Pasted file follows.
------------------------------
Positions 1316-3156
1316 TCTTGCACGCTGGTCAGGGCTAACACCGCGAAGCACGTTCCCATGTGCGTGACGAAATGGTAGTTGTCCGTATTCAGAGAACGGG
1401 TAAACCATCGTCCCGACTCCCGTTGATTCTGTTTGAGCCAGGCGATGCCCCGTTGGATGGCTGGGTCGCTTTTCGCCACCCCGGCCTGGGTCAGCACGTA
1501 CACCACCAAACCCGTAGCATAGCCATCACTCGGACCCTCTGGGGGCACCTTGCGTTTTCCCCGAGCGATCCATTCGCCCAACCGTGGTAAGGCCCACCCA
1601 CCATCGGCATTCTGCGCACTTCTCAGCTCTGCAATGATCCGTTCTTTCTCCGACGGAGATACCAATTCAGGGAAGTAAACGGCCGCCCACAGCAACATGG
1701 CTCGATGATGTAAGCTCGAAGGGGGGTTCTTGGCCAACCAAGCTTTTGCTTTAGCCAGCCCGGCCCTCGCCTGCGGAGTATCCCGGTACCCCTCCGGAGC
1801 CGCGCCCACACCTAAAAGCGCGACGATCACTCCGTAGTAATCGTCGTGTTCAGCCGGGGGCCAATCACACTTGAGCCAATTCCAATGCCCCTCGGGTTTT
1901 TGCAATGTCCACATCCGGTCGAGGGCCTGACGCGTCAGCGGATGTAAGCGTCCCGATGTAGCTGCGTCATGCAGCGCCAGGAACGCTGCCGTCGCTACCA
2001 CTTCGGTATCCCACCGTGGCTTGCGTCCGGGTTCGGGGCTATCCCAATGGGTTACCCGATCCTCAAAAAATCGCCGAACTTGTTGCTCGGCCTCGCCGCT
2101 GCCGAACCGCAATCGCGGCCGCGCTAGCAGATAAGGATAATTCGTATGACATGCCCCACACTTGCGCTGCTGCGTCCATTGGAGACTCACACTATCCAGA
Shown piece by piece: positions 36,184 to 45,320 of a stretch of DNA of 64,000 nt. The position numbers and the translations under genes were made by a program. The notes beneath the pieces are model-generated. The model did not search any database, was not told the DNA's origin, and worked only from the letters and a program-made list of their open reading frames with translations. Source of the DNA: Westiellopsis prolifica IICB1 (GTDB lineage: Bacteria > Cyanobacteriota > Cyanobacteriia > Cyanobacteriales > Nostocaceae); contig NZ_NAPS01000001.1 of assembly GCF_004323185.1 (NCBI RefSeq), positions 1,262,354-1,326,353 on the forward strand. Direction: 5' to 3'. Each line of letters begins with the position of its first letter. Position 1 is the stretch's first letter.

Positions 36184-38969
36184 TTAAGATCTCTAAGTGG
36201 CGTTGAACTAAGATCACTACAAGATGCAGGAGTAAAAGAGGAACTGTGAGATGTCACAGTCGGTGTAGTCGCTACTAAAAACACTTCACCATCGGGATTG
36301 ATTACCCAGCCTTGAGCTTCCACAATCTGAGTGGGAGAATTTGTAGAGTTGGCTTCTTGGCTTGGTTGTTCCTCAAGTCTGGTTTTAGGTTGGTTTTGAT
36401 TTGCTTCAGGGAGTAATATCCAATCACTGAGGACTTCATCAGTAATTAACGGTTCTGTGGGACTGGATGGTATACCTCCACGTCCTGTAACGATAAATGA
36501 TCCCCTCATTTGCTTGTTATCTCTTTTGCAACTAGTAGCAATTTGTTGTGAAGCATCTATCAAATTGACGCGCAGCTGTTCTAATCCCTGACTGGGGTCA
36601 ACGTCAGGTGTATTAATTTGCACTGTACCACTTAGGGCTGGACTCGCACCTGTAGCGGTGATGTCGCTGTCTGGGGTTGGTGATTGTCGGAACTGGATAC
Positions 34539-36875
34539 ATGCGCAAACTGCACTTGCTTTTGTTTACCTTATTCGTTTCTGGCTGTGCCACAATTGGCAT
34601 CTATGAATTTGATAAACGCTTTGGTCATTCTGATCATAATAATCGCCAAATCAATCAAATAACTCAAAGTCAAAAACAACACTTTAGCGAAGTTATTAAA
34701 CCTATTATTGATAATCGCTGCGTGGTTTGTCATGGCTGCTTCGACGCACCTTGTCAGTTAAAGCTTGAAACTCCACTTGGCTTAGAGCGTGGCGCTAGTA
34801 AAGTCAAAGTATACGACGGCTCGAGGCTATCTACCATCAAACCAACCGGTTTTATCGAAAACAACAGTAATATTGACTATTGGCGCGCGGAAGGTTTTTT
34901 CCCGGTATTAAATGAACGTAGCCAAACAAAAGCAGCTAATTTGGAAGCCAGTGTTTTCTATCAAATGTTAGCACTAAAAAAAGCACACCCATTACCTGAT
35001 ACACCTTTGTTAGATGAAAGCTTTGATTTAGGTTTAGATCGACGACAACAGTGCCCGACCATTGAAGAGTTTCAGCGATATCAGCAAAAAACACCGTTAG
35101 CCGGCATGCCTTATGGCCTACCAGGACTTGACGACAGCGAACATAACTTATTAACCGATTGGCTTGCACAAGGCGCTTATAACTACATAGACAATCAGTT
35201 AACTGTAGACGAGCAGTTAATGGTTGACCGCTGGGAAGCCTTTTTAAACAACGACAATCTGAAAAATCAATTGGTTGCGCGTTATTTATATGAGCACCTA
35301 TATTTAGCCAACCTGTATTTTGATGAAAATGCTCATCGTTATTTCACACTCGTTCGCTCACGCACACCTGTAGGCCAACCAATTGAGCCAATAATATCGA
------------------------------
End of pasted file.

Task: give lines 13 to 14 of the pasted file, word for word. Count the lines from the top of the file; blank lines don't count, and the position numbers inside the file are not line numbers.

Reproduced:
36184 TTAAGATCTCTAAGTGG
36201 CGTTGAACTAAGATCACTACAAGATGCAGGAGTAAAAGAGGAACTGTGAGATGTCACAGTCGGTGTAGTCGCTACTAAAAACACTTCACCATCGGGATTG